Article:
Hot water still burns like fire
The temperatures that render hot water safe from bacteria are nevertheless dangerous to people — but there is no need for this risk, as Terry Rowbury explains.
Between 2009 and 2010, 643 people in England were admitted to hospital with scalding injuries. Most of them were children, who, along with the elderly, are the most vulnerable to severe hot-water injury. Yet this number could have been significantly reduced by the use of thermostatic mixing valves (TMVs) to control the temperature of hot water to taps, baths and showers.
TMVs have often mistakenly been thought of as a device only used to restrict the spread of legionella bacteria. However, it is high-temperature water that combats the growth of legionella (the cause of the rare yet high-profile Legionnaires’ disease) with TMVs allowing the delivery of hot water at a safe temperature, thereby preventing scalding. With statistics showing the risk of scalding is far more common than Legionnaires’ disease, the role of TMVs in preventing hot water injuries is increasingly being recognised.
The Department of Health (DoH) believes TMVs can eradicate scalding from taps and showers in healthcare institutions and is so convinced that it has added scalding to the list of hospital ‘never events’, incidents so preventable that hospitals can be fined if one occurs. Guidance notes referenced by the ‘never-event’ list explicitly endorse TMVs as the means to prevent scalding.
This is a strong official vote of confidence for the effectiveness of TMVs and good news for manufacturers and installers. Building Regulations Part G, which require new houses to have a maximum temperatures from bath taps of 48°C, is another important acknowledgement of the dangers of hot water and the solution that TMVs offer.
Indeed, TMVs are recognised as being so useful and reliable that the Ministry of Defence is installing them on the new Queen Elizabeth class aircraft carrier, currently in construction.
TMVs are located within or near sink, bath or shower units and are designed to accurately control hot-water temperature using a thermally sensitive mechanism, mixing hot and cold water to maintain the proportions set by the user.
They prevent scalds by constantly balancing the supply temperatures and pressures from the hot and cold supplies to ensure that only water at the required temperature is delivered. TMVs have the additional advantage that they cut off the hot-water supply if the if the supply of cold water fails.
The importance of this feature is clear when considering that third-degree burns can occur from just five seconds’ contact with water at 60°C water, the requisite temperature for storing hot water. TMVs allow water to be stored at or above 60°C (too hot for legionella to survive), but deliver water from the tap at a temperature that will not scald.
TMVs used by the NHS are subject to strict third-party testing under the BuildCert TMV3 certification scheme (based on NHS model specification D08) that tests a valve’s capacity to deal with changes in supply conditions and takes into account the greater vulnerability of hospital patients.
TMVs are also becoming increasingly popular with households. In homes, bath valves must comply with the BuildCert TMV2 Scheme (incorporating BS EN1111 and BS EN1287). However, the number of customers outside healthcare opting for the higher specification TMV3 valves is rising, especially where elderly or young people live.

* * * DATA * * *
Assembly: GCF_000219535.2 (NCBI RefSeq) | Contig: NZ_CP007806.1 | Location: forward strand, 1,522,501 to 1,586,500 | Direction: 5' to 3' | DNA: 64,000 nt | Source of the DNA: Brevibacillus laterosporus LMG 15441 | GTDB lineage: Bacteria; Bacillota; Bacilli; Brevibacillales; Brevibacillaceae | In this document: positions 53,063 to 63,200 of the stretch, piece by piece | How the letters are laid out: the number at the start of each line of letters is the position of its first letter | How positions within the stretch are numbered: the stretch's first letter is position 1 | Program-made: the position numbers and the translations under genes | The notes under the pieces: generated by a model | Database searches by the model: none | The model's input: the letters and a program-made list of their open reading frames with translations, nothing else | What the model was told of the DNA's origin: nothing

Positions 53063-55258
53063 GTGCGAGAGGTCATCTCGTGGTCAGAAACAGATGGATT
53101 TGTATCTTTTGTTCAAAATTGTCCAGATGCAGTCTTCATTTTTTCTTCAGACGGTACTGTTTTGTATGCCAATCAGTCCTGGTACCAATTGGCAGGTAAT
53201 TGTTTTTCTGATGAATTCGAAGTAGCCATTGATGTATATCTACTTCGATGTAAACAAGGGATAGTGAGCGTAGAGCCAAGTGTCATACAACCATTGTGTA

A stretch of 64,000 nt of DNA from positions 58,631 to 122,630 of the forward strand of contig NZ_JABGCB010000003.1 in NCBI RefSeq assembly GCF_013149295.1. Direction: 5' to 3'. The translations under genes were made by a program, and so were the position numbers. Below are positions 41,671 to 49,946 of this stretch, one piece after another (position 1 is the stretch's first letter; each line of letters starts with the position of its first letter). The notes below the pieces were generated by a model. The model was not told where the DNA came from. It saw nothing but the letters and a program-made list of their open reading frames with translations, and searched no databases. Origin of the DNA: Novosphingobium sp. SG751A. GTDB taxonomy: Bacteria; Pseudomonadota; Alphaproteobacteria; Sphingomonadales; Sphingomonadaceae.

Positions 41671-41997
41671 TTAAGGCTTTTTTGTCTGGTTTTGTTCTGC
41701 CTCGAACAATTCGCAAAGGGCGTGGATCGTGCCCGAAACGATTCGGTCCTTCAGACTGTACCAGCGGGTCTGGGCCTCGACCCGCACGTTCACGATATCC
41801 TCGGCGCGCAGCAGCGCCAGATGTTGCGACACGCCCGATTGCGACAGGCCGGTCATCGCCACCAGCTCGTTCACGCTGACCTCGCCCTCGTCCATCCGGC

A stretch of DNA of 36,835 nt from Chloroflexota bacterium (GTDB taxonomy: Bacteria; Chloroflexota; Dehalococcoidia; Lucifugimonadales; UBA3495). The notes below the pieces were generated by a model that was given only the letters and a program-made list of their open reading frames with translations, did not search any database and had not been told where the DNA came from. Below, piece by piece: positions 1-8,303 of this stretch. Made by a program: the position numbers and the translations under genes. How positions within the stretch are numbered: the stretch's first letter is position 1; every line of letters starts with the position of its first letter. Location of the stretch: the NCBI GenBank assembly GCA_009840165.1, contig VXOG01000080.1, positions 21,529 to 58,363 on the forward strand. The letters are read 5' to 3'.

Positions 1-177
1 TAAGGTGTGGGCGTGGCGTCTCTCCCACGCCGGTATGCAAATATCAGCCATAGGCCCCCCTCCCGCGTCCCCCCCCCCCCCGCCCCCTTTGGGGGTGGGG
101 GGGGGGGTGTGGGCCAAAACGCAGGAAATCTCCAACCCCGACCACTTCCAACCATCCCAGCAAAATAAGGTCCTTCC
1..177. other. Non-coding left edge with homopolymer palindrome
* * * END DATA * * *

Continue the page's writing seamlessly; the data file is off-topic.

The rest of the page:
The installation and maintenance requirements in the BuildCert schemes must be followed closely for TMVs to work correctly. For example, TMV2 valves must be checked annually to ensure the product offers a constant degree of protection against scalding.
A recent independent study by researchers at the University of Nottingham involved more than 120 families, half of which had their baths fitted with a TMV. The bath water for those with TMVs stayed under the recommended limit of 46°C.
The researchers reported that most families with TMVs were happy with their water’s temperature and flow, while also noting in their study that scalds cost the NHS around £61 million in 2009.
These clear results have led the university’s research team to argue that all social and private landlords should install TMVs in bathrooms. They advocate plumbers adding them to new baths and want there to be a requirement to install TMVs in refurbished houses as well as new-builds.
It is unclear if there will be any more legal measures such as those requested by Nottingham’s researchers.
However, several campaigns in favour of the wider use of TMVs have already been fought on the back of a strong body of evidence of the dangers of hot water, including the fact that around 15 pensioners die each year from scalding .
As well as the TMVA’s recent success in getting scalding on the ‘never-event’ list, it backed the inclusion of TMVs in the Building Regulations as part of the ‘Hot water burns like fire’ campaign.
Age Concern, British Burn Association and the Royal Society for the Prevention of Accidents were among the other supporters of that campaign, as was MP Mary Creagh (now Shadow Secretary of State for Environment, Food & Rural Affairs) who helped to raise the profile of the issue in Parliament and demonstrate the strength of the collective will.
As a larger, longer-term body of evidence is built up, further regulations may seem to be the likely progression. Whatever the next step, there is no doubting the efficacy and importance of TMVs in preventing scalding and saving lives.
Terry Rowbury is director of the Thermostatic Mixing Valve Manufacturers’ Association.